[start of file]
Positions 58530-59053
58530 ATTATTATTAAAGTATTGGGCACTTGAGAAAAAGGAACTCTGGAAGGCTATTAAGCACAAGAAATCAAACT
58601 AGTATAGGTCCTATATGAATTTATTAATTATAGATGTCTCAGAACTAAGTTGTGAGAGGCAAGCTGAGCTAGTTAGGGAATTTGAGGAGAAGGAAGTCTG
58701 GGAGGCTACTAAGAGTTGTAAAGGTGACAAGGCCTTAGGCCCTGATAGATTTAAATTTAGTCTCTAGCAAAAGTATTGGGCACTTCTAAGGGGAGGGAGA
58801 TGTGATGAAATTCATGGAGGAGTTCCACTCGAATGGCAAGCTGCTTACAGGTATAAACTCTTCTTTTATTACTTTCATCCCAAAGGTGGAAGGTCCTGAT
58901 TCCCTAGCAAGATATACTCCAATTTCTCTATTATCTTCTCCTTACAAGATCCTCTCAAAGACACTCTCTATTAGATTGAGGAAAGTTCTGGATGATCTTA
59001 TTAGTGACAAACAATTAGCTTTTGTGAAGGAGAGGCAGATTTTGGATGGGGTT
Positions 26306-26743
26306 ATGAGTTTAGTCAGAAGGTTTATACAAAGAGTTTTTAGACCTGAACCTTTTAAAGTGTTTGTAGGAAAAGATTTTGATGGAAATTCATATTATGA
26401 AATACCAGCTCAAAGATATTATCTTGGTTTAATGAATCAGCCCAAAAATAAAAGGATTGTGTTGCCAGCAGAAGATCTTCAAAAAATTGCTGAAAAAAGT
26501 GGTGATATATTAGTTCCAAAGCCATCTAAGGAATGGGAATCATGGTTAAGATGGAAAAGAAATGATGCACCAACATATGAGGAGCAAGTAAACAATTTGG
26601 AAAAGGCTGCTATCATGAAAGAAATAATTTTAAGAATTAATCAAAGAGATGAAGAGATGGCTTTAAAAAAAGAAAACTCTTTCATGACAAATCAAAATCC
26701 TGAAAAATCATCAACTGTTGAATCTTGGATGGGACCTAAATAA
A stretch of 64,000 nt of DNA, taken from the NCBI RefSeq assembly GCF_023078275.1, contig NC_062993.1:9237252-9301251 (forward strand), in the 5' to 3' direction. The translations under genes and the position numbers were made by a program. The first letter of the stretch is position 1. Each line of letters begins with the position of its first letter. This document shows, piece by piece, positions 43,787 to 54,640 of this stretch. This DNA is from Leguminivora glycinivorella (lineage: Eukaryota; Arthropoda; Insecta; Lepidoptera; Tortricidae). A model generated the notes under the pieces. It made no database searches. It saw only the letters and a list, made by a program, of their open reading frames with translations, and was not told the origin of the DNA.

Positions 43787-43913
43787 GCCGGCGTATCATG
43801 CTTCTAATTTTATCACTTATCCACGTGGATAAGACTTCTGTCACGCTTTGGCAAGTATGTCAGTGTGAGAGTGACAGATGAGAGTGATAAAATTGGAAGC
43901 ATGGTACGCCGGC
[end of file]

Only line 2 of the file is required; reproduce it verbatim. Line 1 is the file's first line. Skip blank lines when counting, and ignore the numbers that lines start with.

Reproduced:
58530 ATTATTATTAAAGTATTGGGCACTTGAGAAAAAGGAACTCTGGAAGGCTATTAAGCACAAGAAATCAAACT